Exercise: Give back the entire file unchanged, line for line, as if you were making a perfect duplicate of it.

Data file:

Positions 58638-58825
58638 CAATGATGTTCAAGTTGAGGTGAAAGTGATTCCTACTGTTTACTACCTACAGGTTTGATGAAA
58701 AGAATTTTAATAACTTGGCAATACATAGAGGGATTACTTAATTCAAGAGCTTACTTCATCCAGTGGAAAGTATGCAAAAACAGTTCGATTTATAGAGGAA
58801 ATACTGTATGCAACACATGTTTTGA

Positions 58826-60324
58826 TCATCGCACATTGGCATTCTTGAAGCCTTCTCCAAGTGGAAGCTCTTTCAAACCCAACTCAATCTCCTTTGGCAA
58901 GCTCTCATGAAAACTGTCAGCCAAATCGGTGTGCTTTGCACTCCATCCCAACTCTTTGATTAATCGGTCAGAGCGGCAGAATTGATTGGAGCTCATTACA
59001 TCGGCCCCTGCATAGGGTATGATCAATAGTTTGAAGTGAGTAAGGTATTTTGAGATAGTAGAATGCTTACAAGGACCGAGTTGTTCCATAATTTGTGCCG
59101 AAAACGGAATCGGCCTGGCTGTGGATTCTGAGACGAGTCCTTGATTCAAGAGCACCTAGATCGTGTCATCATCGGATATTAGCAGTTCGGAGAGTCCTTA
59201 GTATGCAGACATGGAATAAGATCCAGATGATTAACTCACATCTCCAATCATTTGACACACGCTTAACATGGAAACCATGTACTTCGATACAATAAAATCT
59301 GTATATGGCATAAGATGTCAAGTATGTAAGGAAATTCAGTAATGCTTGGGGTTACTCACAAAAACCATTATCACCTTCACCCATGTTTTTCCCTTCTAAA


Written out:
Positions 58638-58825
58638 CAATGATGTTCAAGTTGAGGTGAAAGTGATTCCTACTGTTTACTACCTACAGGTTTGATGAAA
58701 AGAATTTTAATAACTTGGCAATACATAGAGGGATTACTTAATTCAAGAGCTTACTTCATCCAGTGGAAAGTATGCAAAAACAGTTCGATTTATAGAGGAA
58801 ATACTGTATGCAACACATGTTTTGA

Positions 58826-60324
58826 TCATCGCACATTGGCATTCTTGAAGCCTTCTCCAAGTGGAAGCTCTTTCAAACCCAACTCAATCTCCTTTGGCAA
58901 GCTCTCATGAAAACTGTCAGCCAAATCGGTGTGCTTTGCACTCCATCCCAACTCTTTGATTAATCGGTCAGAGCGGCAGAATTGATTGGAGCTCATTACA
59001 TCGGCCCCTGCATAGGGTATGATCAATAGTTTGAAGTGAGTAAGGTATTTTGAGATAGTAGAATGCTTACAAGGACCGAGTTGTTCCATAATTTGTGCCG
59101 AAAACGGAATCGGCCTGGCTGTGGATTCTGAGACGAGTCCTTGATTCAAGAGCACCTAGATCGTGTCATCATCGGATATTAGCAGTTCGGAGAGTCCTTA
59201 GTATGCAGACATGGAATAAGATCCAGATGATTAACTCACATCTCCAATCATTTGACACACGCTTAACATGGAAACCATGTACTTCGATACAATAAAATCT
59301 GTATATGGCATAAGATGTCAAGTATGTAAGGAAATTCAGTAATGCTTGGGGTTACTCACAAAAACCATTATCACCTTCACCCATGTTTTTCCCTTCTAAA